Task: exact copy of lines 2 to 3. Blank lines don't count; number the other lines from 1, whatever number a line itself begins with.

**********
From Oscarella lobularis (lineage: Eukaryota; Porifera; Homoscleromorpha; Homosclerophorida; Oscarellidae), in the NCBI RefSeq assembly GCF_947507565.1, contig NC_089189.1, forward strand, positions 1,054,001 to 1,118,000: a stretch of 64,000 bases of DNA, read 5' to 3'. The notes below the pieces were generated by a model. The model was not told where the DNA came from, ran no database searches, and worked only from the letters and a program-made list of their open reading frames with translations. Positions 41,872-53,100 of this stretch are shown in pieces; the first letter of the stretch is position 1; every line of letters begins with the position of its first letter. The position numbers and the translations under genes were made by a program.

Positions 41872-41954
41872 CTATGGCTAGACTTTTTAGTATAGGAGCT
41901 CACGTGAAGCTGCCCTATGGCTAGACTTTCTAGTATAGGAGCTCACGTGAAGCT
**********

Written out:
Positions 41872-41954
41872 CTATGGCTAGACTTTTTAGTATAGGAGCT